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Follow up question from this question

So my plan was to use wish to conjure a Fate card from the deck of many things. This would trigger the repercussions of wish and there is a 33% chance to lose the power to cast it ever again. However, I do get the fate card, and if the spell failed then I don't suffer the repercussions and I still have my 9th level spell slot to try something else with.

So if I conjure my fate card, and fail the 33% chance check and can never cast wish again, can I use my fate card to have never cast wish in the first place?
This effectively would give me back my spell slot and allow me to cast wish again.

If this is possible, I can put my devious plan into action: get 2 Fate cards by wishing and repeating, then whenever I fail a wish check, I can throw one fate card at it to recast, and then use the other to generate a second fate card.

My question repeated is: can the fate card undo the casting of a spell to regenerate the spell slot that was used to create the card?

Relevant information:

The Fates Reality's fabric unravels and spins anew, allowing you to avoid or erase one event as if it never happened. You can use the card's magic as soon as you draw the card, or any other time before you die.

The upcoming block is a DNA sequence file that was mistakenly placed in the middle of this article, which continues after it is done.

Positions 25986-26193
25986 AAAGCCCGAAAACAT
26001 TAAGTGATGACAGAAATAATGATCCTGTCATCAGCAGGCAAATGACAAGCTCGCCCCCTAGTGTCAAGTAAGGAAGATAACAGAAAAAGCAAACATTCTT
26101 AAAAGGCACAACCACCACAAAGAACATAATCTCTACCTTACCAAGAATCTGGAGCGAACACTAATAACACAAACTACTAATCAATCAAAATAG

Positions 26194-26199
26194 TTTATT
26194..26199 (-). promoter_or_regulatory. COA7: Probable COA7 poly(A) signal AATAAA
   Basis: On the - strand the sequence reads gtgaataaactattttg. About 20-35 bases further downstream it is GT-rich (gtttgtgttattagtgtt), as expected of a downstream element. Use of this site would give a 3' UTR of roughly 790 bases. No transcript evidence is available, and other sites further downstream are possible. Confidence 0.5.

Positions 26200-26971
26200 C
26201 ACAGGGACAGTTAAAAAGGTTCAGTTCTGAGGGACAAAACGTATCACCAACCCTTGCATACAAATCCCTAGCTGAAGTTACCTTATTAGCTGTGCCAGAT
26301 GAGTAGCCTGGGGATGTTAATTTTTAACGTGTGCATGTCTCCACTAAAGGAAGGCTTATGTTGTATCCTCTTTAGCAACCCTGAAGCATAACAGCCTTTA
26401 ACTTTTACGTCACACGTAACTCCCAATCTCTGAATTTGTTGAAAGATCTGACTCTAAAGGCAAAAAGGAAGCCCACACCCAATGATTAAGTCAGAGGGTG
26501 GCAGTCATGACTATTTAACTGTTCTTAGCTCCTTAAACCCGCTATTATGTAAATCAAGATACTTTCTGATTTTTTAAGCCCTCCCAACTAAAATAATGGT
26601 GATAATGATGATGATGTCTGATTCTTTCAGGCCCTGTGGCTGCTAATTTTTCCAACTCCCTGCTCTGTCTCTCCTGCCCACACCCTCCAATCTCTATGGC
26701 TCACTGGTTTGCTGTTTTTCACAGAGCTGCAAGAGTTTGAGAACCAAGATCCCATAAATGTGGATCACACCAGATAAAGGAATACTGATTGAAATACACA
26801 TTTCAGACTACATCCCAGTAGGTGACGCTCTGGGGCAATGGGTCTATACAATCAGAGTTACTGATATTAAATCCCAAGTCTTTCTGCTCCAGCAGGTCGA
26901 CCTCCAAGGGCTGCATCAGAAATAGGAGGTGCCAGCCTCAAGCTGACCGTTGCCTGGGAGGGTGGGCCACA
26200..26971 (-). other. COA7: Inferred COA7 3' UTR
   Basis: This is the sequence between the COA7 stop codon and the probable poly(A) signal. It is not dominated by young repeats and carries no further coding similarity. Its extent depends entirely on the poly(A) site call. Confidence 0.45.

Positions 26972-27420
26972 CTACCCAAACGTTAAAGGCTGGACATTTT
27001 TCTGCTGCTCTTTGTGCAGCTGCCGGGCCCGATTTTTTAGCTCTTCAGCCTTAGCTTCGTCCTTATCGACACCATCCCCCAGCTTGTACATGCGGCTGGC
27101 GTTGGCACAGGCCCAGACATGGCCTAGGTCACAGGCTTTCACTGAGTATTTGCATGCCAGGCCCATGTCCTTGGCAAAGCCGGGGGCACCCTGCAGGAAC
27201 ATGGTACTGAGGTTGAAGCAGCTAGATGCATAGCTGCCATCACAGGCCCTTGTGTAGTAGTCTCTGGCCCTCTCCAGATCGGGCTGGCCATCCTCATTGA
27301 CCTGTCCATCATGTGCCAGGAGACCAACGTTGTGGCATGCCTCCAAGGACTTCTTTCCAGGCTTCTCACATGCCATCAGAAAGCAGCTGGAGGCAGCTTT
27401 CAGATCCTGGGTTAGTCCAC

To clarify, my confusion comes from the almost paradoxical effect. Say I get the card from wish, but are never able to cast it again, and I use the card to undo the its own creation....
or is that too complex for 5e to be worrying about?

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  • \$\begingroup\$ Isn't the deck of many things a UNIQUE artifact? \$\endgroup\$ – Wesley Obenshain Jun 21 '17 at 14:26
  • \$\begingroup\$ @WesleyObenshain I dont know. I cant see anything that suggests any magic items are unique. Besides, since i am just conjuring the card and not the deck, this shouldnt matter (?) \$\endgroup\$ – Timi Jun 21 '17 at 16:59
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    \$\begingroup\$ In previous editions the Deck of Many Things was an artifact, not a simple magic item. If that remains true, I would argue that there can only ever be one copy of the Fate card in existence. However, I don't have 5th so I don't know if that's true in this edition or not. \$\endgroup\$ – Wesley Obenshain Jun 21 '17 at 19:31
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Maybe.

This is the kind of rules lawyering that will get such a wide range of responses depending on each table that it is best left as a thought experiment.